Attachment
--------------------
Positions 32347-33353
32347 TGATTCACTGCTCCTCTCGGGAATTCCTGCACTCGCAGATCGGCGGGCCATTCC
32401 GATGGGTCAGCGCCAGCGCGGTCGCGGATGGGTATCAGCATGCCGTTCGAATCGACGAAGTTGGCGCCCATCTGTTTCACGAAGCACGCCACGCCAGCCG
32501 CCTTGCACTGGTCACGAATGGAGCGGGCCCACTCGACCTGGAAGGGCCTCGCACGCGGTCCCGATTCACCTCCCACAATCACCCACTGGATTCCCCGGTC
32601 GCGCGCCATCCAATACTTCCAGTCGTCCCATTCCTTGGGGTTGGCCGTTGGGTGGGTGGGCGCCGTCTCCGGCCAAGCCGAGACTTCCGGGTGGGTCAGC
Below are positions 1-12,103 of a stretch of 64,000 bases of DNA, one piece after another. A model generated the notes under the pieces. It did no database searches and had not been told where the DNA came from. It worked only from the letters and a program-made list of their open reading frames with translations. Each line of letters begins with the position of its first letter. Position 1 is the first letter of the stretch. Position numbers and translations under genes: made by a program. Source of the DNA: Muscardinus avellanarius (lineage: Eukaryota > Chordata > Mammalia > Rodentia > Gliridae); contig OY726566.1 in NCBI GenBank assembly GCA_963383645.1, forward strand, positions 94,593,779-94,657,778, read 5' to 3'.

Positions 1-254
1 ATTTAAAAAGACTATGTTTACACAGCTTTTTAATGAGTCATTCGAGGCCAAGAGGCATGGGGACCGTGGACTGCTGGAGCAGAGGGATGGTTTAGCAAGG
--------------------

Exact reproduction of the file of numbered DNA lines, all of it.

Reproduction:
Positions 32347-33353
32347 TGATTCACTGCTCCTCTCGGGAATTCCTGCACTCGCAGATCGGCGGGCCATTCC
32401 GATGGGTCAGCGCCAGCGCGGTCGCGGATGGGTATCAGCATGCCGTTCGAATCGACGAAGTTGGCGCCCATCTGTTTCACGAAGCACGCCACGCCAGCCG
32501 CCTTGCACTGGTCACGAATGGAGCGGGCCCACTCGACCTGGAAGGGCCTCGCACGCGGTCCCGATTCACCTCCCACAATCACCCACTGGATTCCCCGGTC
32601 GCGCGCCATCCAATACTTCCAGTCGTCCCATTCCTTGGGGTTGGCCGTTGGGTGGGTGGGCGCCGTCTCCGGCCAAGCCGAGACTTCCGGGTGGGTCAGC
Below are positions 1-12,103 of a stretch of 64,000 bases of DNA, one piece after another. A model generated the notes under the pieces. It did no database searches and had not been told where the DNA came from. It worked only from the letters and a program-made list of their open reading frames with translations. Each line of letters begins with the position of its first letter. Position 1 is the first letter of the stretch. Position numbers and translations under genes: made by a program. Source of the DNA: Muscardinus avellanarius (lineage: Eukaryota > Chordata > Mammalia > Rodentia > Gliridae); contig OY726566.1 in NCBI GenBank assembly GCA_963383645.1, forward strand, positions 94,593,779-94,657,778, read 5' to 3'.

Positions 1-254
1 ATTTAAAAAGACTATGTTTACACAGCTTTTTAATGAGTCATTCGAGGCCAAGAGGCATGGGGACCGTGGACTGCTGGAGCAGAGGGATGGTTTAGCAAGG